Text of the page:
The hyporheic handbook

Download The hyporheic handbook

Post on 21-Aug-2014




1 download

Embed Size (px)


The hyporheic (groundwater) zone is like an undiscovered universe of specially-adapted organisms. The organisms are found in porous strata and stream sediment.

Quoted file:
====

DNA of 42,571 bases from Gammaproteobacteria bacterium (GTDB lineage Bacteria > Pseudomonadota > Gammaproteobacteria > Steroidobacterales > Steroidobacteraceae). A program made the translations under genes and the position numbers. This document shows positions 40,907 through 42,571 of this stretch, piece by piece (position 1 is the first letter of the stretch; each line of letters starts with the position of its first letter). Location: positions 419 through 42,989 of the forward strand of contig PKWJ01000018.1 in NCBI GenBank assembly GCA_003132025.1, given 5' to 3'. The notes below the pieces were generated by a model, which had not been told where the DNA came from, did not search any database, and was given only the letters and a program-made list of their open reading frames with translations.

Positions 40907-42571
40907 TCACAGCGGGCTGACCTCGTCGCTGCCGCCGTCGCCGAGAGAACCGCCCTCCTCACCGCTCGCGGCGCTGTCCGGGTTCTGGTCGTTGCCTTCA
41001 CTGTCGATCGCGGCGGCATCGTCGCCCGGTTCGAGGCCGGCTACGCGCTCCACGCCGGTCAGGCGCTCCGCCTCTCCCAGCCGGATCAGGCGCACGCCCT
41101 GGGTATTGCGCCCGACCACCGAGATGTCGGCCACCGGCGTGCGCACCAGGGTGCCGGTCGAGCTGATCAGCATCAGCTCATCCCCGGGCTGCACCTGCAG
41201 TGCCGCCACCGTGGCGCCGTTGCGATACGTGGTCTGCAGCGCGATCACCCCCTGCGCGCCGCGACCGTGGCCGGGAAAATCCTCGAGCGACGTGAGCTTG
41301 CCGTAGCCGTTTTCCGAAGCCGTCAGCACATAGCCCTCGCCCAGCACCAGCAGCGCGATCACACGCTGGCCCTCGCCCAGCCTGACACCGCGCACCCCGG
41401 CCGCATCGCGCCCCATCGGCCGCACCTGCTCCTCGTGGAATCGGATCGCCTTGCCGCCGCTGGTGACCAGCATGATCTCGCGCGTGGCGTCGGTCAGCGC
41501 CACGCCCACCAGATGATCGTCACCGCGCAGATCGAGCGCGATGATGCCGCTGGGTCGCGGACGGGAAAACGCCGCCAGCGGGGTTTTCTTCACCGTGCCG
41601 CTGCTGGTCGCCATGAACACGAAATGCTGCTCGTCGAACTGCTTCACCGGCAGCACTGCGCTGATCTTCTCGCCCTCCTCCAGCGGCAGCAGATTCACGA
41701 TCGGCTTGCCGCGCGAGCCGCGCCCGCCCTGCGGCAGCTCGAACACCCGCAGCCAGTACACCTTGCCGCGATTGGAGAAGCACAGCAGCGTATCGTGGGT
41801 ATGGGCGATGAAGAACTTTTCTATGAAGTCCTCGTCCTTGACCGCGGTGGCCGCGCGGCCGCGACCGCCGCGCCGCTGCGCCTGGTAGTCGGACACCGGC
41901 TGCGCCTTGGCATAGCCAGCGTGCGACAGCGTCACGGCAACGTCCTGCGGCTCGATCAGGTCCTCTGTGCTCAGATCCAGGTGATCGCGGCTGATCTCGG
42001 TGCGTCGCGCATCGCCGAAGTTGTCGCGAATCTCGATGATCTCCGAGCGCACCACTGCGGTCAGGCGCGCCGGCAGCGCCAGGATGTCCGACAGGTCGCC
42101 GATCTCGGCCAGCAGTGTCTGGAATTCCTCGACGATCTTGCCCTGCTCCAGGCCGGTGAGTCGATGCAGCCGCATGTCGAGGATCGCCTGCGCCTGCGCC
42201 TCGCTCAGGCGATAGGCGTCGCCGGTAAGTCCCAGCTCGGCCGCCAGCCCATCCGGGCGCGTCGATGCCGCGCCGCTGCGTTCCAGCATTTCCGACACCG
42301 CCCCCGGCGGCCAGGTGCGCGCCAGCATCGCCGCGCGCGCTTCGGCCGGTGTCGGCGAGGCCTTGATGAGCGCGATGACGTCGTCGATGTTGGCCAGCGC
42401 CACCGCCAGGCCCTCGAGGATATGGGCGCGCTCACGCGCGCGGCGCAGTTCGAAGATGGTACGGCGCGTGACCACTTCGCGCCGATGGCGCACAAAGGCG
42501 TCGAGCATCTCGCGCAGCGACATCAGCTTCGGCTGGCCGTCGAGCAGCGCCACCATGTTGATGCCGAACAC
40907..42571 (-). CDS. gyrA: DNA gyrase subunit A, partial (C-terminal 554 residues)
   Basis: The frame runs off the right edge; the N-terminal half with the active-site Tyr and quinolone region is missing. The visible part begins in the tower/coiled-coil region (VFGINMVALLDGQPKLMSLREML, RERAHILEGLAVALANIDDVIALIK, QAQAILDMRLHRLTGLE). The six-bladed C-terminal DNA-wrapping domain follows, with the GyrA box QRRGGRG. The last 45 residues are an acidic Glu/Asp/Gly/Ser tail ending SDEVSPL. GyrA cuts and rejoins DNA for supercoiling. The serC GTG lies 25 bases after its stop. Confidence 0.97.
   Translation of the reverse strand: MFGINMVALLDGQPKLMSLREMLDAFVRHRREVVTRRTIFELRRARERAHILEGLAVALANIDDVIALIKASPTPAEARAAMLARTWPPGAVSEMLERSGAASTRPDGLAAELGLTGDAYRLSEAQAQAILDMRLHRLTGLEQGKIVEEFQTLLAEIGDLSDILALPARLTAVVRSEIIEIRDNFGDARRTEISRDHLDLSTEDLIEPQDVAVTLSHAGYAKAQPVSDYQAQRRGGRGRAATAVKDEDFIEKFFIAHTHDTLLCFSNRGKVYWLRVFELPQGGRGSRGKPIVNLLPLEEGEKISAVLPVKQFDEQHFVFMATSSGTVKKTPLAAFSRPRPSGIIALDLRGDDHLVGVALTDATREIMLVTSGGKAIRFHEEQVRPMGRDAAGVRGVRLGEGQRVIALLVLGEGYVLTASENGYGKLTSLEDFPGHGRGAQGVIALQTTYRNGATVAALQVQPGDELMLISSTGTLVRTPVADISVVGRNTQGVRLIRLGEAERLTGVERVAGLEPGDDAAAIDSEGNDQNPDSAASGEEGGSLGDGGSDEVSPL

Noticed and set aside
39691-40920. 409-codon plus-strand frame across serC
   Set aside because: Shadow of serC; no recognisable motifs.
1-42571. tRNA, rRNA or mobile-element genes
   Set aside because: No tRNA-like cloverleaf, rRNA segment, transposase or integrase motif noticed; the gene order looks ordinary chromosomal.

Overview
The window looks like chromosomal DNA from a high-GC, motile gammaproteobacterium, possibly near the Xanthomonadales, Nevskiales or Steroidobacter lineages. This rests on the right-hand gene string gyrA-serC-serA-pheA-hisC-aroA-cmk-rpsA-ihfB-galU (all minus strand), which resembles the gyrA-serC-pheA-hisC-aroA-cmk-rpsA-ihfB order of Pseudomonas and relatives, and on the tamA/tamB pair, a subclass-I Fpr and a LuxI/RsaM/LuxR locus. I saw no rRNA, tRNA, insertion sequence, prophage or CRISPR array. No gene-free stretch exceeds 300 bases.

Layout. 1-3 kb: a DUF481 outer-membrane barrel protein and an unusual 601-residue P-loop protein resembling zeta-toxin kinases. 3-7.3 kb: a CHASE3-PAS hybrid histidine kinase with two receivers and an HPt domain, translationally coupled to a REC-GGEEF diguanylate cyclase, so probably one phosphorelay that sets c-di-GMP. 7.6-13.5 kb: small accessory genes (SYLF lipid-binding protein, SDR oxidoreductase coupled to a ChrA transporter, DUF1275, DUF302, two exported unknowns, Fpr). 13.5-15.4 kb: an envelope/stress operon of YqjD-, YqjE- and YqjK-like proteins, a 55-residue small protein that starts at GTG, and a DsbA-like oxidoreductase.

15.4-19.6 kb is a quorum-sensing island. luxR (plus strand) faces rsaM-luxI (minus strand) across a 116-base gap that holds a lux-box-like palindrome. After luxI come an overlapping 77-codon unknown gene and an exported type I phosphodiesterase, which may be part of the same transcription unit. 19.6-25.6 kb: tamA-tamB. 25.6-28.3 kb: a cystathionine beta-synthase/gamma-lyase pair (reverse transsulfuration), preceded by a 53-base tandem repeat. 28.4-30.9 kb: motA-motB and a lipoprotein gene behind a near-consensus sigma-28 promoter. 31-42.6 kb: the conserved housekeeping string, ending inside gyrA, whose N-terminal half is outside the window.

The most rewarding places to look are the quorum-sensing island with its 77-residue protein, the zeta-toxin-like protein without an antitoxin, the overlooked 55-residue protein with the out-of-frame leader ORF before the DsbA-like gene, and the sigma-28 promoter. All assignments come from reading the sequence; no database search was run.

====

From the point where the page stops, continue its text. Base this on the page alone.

<ul><li> The Hyporheic Handbook A handbook on the groundwatersurface water interface and hyporheic zone for environment managers Integrated catchment science programme Science report: SC050070 </li> <li> Science Report The Hyporheic Handbook ii The Environment Agency is the leading public body protecting and improving the environment in England and Wales. Its our job to make sure that air, land and water are looked after by everyone in todays society, so that tomorrows generations inherit a cleaner, healthier world. Our work includes tackling flooding and pollution incidents, reducing industrys impacts on the environment, cleaning up rivers, coastal waters and contaminated land, and improving wildlife habitats. This report is the result of research funded by NERC and supported by the Environment Agencys Science Programme. Published by: Environment Agency, Rio House, Waterside Drive, Aztec West, Almondsbury, Bristol, BS32 4UD Tel: 01454 624400 Fax: 01454 624409 ISBN: 978-1-84911-131-7 Environment Agency October, 2009 All rights reserved. This document may be reproduced with prior permission of the Environment Agency. The views and statements expressed in this report are those of the author alone. The views or statements expressed in this publication do not necessarily represent the views of the Environment Agency and the Environment Agency cannot accept any responsibility for such views or statements. This report is printed on Cyclus Print, a 100% recycled stock, which is 100% post consumer waste and is totally chlorine free. Water used is treated and in most cases returned to source in better condition than removed. Further copies of this summary are available from our publications catalogue: http://publications.environment- or our National Customer Contact Centre: T: 08708 506506 E: Dissemination Status: Released to all regions Publicly available Keywords: hyporheic zone, groundwater-surface water interactions Environment Agencys Project Manager: Joanne Briddock, Yorkshire and North East Region Science Project Number: SC050070 Product Code: SCHO1009BRDX-E-P </li> <li> iii Science Report The Hyporheic Handbook Science at the Environment Agency Science underpins the work of the Environment Agency. It provides an up-to-date understanding of the world about us and helps us to develop monitoring tools and techniques to manage our environment as efficiently and effectively as possible. The work of the Environment Agencys Science Department is a key ingredient in the partnership between research, policy and operations that enables the Environment Agency to protect and restore our environment. The science programme focuses on five main areas of activity: Setting the agenda, by identifying where strategic science can inform our evidence-based policies, advisory and regulatory roles; Funding science, by supporting programmes, projects and people in response to long-term strategic needs, medium-term policy priorities and shorter-term operational requirements; Managing science, by ensuring that our programmes and projects are fit for purpose and executed according to international scientific standards; Carrying out science, by undertaking research either by contracting it out to research organisations and consultancies or by doing it ourselves; Delivering information, advice, tools and techniques, by making appropriate products available to our policy and operations staff. Steve Killeen Head of Science </li> <li> Science Report The Hyporheic Handbook iv Authors Steve Buss ESI Ltd, New Zealand House, 160-162 Abbey Foregate, Shrewsbury, Shropshire, SY2 6FD, UK. Zuansi Cai Groundwater Protection and Restoration Group, University of Sheffield, Broad Lane, Sheffield S3 7 HQ, UK. Bayarni Cardenas Jackson School of Geosciences, University of Texas at Austin, USA. Jan Fleckenstein Department of Hydrology, University of Bayreuth, Universittstrasse 30, 95447 Bayreuth, Germany. David Hannah School of Geography, Earth and Environmental Sciences, University of Birmingham, Birmingham, B15 2TT, UK. Kate Heppell Department of Geography, Queen Mary University of London, London, E1 4NS, UK. Paul Hulme Environment Agency, Olton Court, 10 Warwick Road, Solihull B92 7HX, UK. Tristan Ibrahim Catchment Science Centre, Kroto Research Institute, University of Sheffield, Broad Lane, Sheffield S3 7HQ, UK. Daniel Kaeser Centre for Sustainable Water Management, Lancaster Environment Centre, Lancaster LA1 4AP, UK. Stefan Krause School of Physical and Geographical Sciences, Earth Sciences and Geography Department. Keele University, Keele, ST5 5BG,UK. Damian Lawler School of Geography, Earth and Environmental Sciences, University of Birmingham, Birmingham, B15 2TT, UK. David Lerner Catchment Science Centre, Kroto Research Institute, University of Sheffield, Broad Lane, Sheffield S3 7HQ, UK. Jenny Mant River Restoration Centre, Cranfield University, Building 53, Cranfield, Bedfordshire MK43 OAL, UK. Iain Malcolm Marine Scotland, Freshwater Laboratory, Faskally, Pitlochry, Perthshire PH16 5LB, UK. </li> <li> v Science Report The Hyporheic Handbook Gareth Old Centre for Ecology and Hydrology, Wallingford, Oxford, OX10 8BB, UK. Geoff Parkin School of Civil Engineering and Geosciences, Newcastle University, Newcastle Upon Tyne, NE1 7RU. Roger Pickup Biomedical and Life Sciences Division, School of Health and Medicine, Lancaster University, Lancaster, LA1 4YQ, UK. Gilles Pinay School of Geography, Earth and Environmental Sciences, University of Birmingham, Birmingham, B15 2TT, UK. Jonathan Porter Environment Agency, Starcross Laboratory, Staplake Mount, Starcross, Exeter Devon EX6 8PE, UK. Glenn Rhodes Centre for Ecology and Hydrology, Lancaster Environment Centre, Library Avenue, Bailrigg, Lancaster, LA1 4AD, UK. Anna Richie Catchment Science Centre, Kroto Research Institute, University of Sheffield, Broad Lane, Sheffield S3 7HQ, UK. Janet Riley ESI Ltd, New Zealand House, 160-162 Abbey Foregate, Shrewsbury, Shropshire, SY2 6FD, UK. Anne Robertson School of Human and Life Sciences, Roehampton University, London, SW15 4JD, UK. David Sear School of Geopgraphy, University of Southampton, Southampton, SO17 1BJ, UK. Brian Shields Environment Agency, Richard Fairclough House, Knutsford Road, Warrington, Cheshire WAA 1HT, UK. Jonathan Smith Catchment Science Centre, Kroto Research Institute, University of Sheffield, Broad Lane, Sheffield S3 7HQ, UK. John Tellam School of Geography, Earth and Environmental Sciences, University of Birmingham, Birmingham, B15 2TT, UK. Paul Wood Department of Geography, Loughborough University, Loughborough, Leicestershire, LE11 3TU, UK. </li> <li> Science Report The Hyporheic Handbook vi Acknowledgements The Hyporheic Handbook is a product of the Hyporheic Network. The Hyporheic Network is a Natural Environment Research Council (NERC) funded Knowledge Transfer Network on groundwater surface water interactions and hyporheic zone processes. The authors wish to acknowledge the support and assistance of many colleagues who have contributed to the review, production and publishing of the Handbook: Joanne Briddock, Mark Cuthbert, Thibault Datry, John Davis, Rolf Farrell, Richard Greswell, Jan Hookey, Tim Johns, Dave Johnson, Arifur Rahman. We are also very grateful for the support and efforts of the Environment Agency Science Communication department, in particular, Stuart Turner and our editor Hazel Phillips. </li> <li> vii Science Report The Hyporheic Handbook Contents 1 Introduction 1 1.1 Background and objectives of the handbook 1 1.2 Why is the groundwatersurface water interface important? 2 1.3 How can the hyporheic zone be damaged? 3 1.4 Conceptual models 4 2 Environmental management context 6 2.1 Legislative drivers 6 2.2 Legislative and management context 6 2.3 Environmental management questions 10 3 Geomorphology and Sediments of the Hyporheic Zone 16 3.1 Summary of key messages 16 3.2 Introduction 18 3.3 Long timescale impacts: valley materials and geomorphology materials 20 3.4 Basin scale geomorphological contexts 22 3.5 Reach scales 30 3.6 Site and bedform scales 31 3.7 The role of fine sediment 32 3.8 Conclusions 43 4 Water and unreacting solute flow and exchange 48 4.1 Summary of key messages 48 4.2 Introduction 48 4.3 Catchment Scale Flow 49 4.4 Reach Scale Flow 54 4.5 Sub-Reach Scale Flow 67 4.6 Other Factors 75 4.7 River Bed Sediment Permeability 76 4.8 An Overview of the Flow System in the River/Aquifer Interface Zone 78 4.9 Solute Transport 83 4.10 Towards Prediction 91 5 Biogeochemistry and hydroecology of the hyporheic zone 92 5.1 Summary of key messages 92 5.2 Chapter Scope 93 5.3 Perspectives on the hyporheic zone (HZ) 93 5.4 Processes, functions and scaling 94 6 Microbial and invertebrate ecology 108 6.1 Introduction 108 6.2 Microbial ecology of protozoa, fungi and bacteria: global scale 108 6.3 Global scale biogeochemical processes and cycles 108 6.4 Hyporheic zone as a biological entity 109 6.5 Microbial ecology in the hyporheic zone 110 6.6 Physical location of microbes 110 6.7 Biofilms 111 6.8 Microbial diversity (functional groups) 111 6.9 Decomposition under anaerobic conditions 113 6.10 Chemolithotrophy: energy via inorganic compounds 113 6.11 Bacterial Community identity 114 6.12 Fungi 115 6.13 Protozoa 115 6.14 Microbial pathogens in HZ 117 6.15 HZ is a biological entity 117 6.16 Investigating microbial ecology of HZ 118 </li> <li> Science Report The Hyporheic Handbook viii 7 Fish ecology and the hyporheic zone 123 7.1 Summary of key messages 123 7.2 Introduction 123 7.3 Salmonid spawning behaviour/process 124 7.4 Timing of spawning and incubation 124 7.5 Factors affecting embryo development 125 7.6 Research needs 135 7.7 Recommendations for management 136 7.8 Conclusions 136 8 Measurements and monitoring at the groundwater-surface water interface 137 8.1 Summary of key messages 137 8.2 Introduction 138 8.3 Designing a monitoring programme 138 8.4 Implementing a monitoring strategy 140 8.5 Conclusions 165 9 Modelling and forecasting 166 9.1 Summary of key messages 166 9.2 Review of the science 167 9.3 Conclusions 185 10 Groundwater-surface water interactions and River Restoration 190 10.1 Introduction 190 10.2 What is River Restoration? 191 10.3 Review of River Restoration 191 10.4 Scale of implementation and impact 193 10.5 The need for physical, hydrological, chemical and biological integration 193 10.6 What are the key processes used? 194 10.7 Influences of river restoration activities on GW/SW exchange 194 10.8 Flood alleviation schemes and climate change 195 10.9 River restoration actions and possible implications for GW/SW exchange 196 10.10 Reducing GW/SW exchange 207 10.11 Timescales and monitoring relative to the disturbance of the activity 209 10.12 Need for continued river management 209 10.13 Project appraisal and research needs 210 10.14 Conclusion 212 11 Recommendations for development of river management strategies and tools 213 12 Recommendations for research 218 12.1 Introduction 218 12.2 Significance of groundwater - surface water 218 12.3 Process understanding of groundwater - surface water interactions 220 12.4 Monitoring and modelling tools 221 12.5 Conclusions 222 Glossary 223 References 230 </li> <li> ix Science Report The Hyporheic Handbook List of figures Figure 1.1 Illustrative representation of the groundwater surface water interface and hyporheic zone. (Reproduced with permission of USGS). 1 Figure 1.2 Illustrative conceptual models of the groundwater surface water interface and hyporheic zone commonly assumed in differing scientific literatures (after Smith, 2005). 5 Figure 2.1 WFD requires assessment of groundwatersurface water interactions (after Environment Agency 2002). 8 Figure 2.2 Typical contaminated-site assessment using the sourcepathwayreceptor framework. Use of a compliance-monitoring borehole adjacent to the stream (A) excludes any potential attenuation at the GW-SW interface (B) (after Smith &amp; Lerner, 2008, based on Environment Agency, 2002). 10 Figure 3.1 Sediment supplies and connections in a catchment context (Sear et al., 2004). 19 Figure 3.2 Glacial limits for the Devensian in the UK (Bowen et al., 2002). 21 Figure 3.3 Complexity of valley fills: example of the River North Tyne (Lewin et al., 2005). 22 Figure 3.4 Schematic cross-section across the Lambourn valley at West Shefford showing the location of measuring points and the inferred relationship of valley floor sedimentology to local and regional groundwater flows (Grapes et al., 2006). 24 Figure 3.5 Conceptual model of three groundwater flow regimes (1-3) moving down gradient towards the R. Lambourn, southern England (Gooddy et al., 2006). 24 Figure 3.6 Zones of bedrock constriction and permeable alluvial deposits, showing deep penetration of surface water into the alluvium (Stanford and Ward, 1993). 25 Figure 3.7 Example hydraulic geometry relations for a small stream (Ashley River basin, New Zealand) defining approximate power-law downstream changes in channel width, mean depth, mean velocity and slope in relation to increasing discharge, based on an approach pioneered by Leopold and Maddock (1953). Source: McKerchar et. al., 1998). 26 Figure 3.8 Conceptual generalized stream power model proposed by Lawler (1992), now known as the CASSP (CAtchment-Scale Stream Power) model. This schematic example simulates downstream trends in gross stream power using CASSP, with coefficients of k = 0.03, m = 1.8, S0 = 0.04 and r = 0.08, and is presented in Barker et al. (2009). 28 Figure 3.9 Downstream changes in discharge (QMED: the median annual flood, i.e. 2- year return period flow), elevation, channel (floodplain) slope and gross stream power for the River Dart, Devon (after Barker et al., 2009). This new CAFES (Combined Automated, Flood, Elevation and Stream power) methodology has now been applied to 34 rivers in the UK, to produce downstream change patterns as for the R. Dart above. For eight of the 34 rivers, additional downstream trends in specific stream power (in W m-2 ) have been estimated. 29 Figure 3.10 Hyporheic flow due to changes in free water surface elevation across a step-pool sequence. 31 Figure 3.11 Subsurface flows; (a) Reach-scale surface subsurface exchange flows. (b) Micro-scale exchange flows (redd). (c) Interstitial flow paths within the gravel bed (after Grieg et al., 2007). 32 Figure 3.12 Hyporheic flow due to lateral changes in channel and bank morphology. a) hyporheic flow due...</li></ul>